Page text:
On 12 January 1914 the Surrey Advertiser carried a report of the formation of a West Surrey Branch of the Men’s League for Women’s Suffrage. The meeting was chaired by Sir William and many prominent men attended, including Sir Owen Roberts, Commander E C Thornhill (Shalford), Colonel Cutell (Farnham), Colonel Bullock (Chiddingfold) Dr Bather, Rev C C Frewe (Blackheath), Mr G T Pilcher and Mr R L Atkinson (Camberley). Letters of apology and support were received from Archdeacon Beresford Potter (Milford), Canon Hunter (formerly of Chiddingfold), Rev Green (Bramley), Rev E R Price Devereaux (Woking), Mr E Bridger (Godalming) and Mr Gilbert H White (Guildford). Seventy members expressed approval for the formation of a new branch including Lord Aberconway, Lord Farrer, the Bishop of Guildford, Sir Sturmy Cave, Sir Charles Crosthwaite (Shamley Green), Rev F C Hill (Shere), Rev A B Gwynne (Compton) Rev A E N Sims (Grayshott), Colonel G Christie (Farnham) and Arthur Jex Davey. They agreed that they would form two sub-branches to cover the parliamentary constituencies of Guildford and Chertsey. The committee president would be Sir William Chance, with vice-presidents Sir Sturmy Cave, Lord Aberconway and Col. Bullock. Mr Giles Theodore Pilcher would take on the role of treasurer.

Following the outbreak of the First World War, Lady Julia appealed through the pages of the Surrey Advertiser (12 September 1914), for women to volunteer to carry out civilian war work so as to free men for enlistment as volunteers. She asked those who were interested, of whatever political persuasion, to contact the NUWSS HQ as they were now going to co-ordinate war work through its 600 branches across the country.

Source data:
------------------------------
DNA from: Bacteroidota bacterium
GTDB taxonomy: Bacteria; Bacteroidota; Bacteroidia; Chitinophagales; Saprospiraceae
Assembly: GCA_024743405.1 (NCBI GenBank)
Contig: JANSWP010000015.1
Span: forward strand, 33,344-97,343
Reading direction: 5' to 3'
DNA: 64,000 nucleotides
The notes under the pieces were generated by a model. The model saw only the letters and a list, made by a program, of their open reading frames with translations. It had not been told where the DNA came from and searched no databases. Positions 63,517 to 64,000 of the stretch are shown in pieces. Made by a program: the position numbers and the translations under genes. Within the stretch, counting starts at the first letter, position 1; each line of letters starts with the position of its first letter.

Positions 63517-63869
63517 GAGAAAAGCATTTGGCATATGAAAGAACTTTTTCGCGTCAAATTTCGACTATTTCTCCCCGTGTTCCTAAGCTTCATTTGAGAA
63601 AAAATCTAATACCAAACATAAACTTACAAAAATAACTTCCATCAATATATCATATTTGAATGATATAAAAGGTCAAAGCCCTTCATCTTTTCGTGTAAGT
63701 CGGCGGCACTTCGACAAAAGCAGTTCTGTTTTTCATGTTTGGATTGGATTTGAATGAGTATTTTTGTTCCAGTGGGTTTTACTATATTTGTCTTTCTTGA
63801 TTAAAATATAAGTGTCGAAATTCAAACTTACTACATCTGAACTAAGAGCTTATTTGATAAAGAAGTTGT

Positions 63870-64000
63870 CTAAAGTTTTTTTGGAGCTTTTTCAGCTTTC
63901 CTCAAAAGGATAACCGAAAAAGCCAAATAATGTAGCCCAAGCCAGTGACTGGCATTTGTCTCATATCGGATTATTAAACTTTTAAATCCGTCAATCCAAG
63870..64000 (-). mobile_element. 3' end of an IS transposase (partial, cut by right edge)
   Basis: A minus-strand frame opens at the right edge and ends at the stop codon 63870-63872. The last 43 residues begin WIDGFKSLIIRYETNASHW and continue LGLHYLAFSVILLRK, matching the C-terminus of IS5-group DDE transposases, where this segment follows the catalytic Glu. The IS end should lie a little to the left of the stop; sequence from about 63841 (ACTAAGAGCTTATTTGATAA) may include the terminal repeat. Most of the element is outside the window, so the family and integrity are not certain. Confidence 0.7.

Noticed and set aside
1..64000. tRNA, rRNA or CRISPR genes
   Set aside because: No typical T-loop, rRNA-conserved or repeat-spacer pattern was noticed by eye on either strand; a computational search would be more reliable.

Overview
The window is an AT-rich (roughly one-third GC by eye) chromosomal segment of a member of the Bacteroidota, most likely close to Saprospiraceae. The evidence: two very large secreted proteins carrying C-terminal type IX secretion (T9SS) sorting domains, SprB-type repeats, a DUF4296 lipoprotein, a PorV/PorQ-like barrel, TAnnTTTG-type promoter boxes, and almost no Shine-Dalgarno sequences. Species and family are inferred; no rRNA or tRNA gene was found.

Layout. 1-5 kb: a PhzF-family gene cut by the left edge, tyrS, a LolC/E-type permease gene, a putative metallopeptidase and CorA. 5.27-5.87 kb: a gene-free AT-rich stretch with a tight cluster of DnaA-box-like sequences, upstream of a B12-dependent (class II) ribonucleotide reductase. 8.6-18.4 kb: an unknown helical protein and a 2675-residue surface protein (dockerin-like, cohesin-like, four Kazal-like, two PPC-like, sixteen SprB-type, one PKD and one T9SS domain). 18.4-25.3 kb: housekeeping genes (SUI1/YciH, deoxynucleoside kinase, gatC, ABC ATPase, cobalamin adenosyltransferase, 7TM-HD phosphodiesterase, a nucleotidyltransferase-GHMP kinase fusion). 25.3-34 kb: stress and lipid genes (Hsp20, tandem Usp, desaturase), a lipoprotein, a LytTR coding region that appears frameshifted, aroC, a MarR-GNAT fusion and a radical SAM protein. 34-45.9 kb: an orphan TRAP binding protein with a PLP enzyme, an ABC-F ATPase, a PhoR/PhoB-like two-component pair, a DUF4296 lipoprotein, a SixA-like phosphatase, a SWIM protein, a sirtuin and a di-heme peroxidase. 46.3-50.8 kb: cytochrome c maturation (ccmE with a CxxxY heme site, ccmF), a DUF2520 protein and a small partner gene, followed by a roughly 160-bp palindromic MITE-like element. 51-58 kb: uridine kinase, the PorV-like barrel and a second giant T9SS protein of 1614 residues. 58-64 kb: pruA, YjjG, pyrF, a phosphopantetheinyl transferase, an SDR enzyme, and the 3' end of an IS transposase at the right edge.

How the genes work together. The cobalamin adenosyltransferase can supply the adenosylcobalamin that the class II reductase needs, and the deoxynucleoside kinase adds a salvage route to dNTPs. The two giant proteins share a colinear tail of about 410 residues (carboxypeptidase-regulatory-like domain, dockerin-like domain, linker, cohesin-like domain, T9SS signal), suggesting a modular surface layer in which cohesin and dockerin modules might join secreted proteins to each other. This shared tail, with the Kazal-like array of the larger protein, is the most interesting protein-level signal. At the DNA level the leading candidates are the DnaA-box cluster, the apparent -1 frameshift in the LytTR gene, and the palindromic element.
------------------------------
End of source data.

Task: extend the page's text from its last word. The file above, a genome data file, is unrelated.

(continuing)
Lady Chance continued to be involved in the campaign for Women’s Suffrage after the war. A copy of a letter sent to her about the Eighth Congress of the International Woman Suffrage Alliance (IWSA) in 1920 survives in the archives of the IWSA, (held at Manchester University ref IWSA 2/28).

Photograph of "Orchards", Munstead Heath Road, Bramley, in 2020, home to Sir William and Lady Julia Chance. Image courtesy of Miriam Farr.

“Orchards”, Munstead Heath Road, Bramley,
home to Sir William and Lady Julia Chance, (2020).
Image courtesy of Miriam Farr.

Contributed by Miriam Farr, The March of the Women project volunteer.

Sources

Archive sources held at Surrey History Centre:
T C Farrer letter books (SHC refs 2572/1/53, 2572/1/57, 2572/1/63, 2572/1/64, 2572/1/65, 2572/1/70, 2572/1/71/93, 2572/1/72/13, and 2572/1/76/56)
Surrey County Council committee minutes, 1907-1913 (SHC ref 603/3)
Board of Guardians declarations on acceptance of office (SHC ref BG4/1)
Oaths of Surrey Justices of the Peace (SHC ref: QS1/2/1)
Acting Magistrates and County Officials (SHC ref QS1/3/35 – QS1/3/55)

Published sources in Surrey History Centre Local Studies Collection:
Burkes Peerage and Baronetage; 1912
Horace Cox, Who’s Who in Kent, Surrey and Sussex; 1911
John Grant, Surrey: Historical, Biographical, Pictorial; London Provincial, nd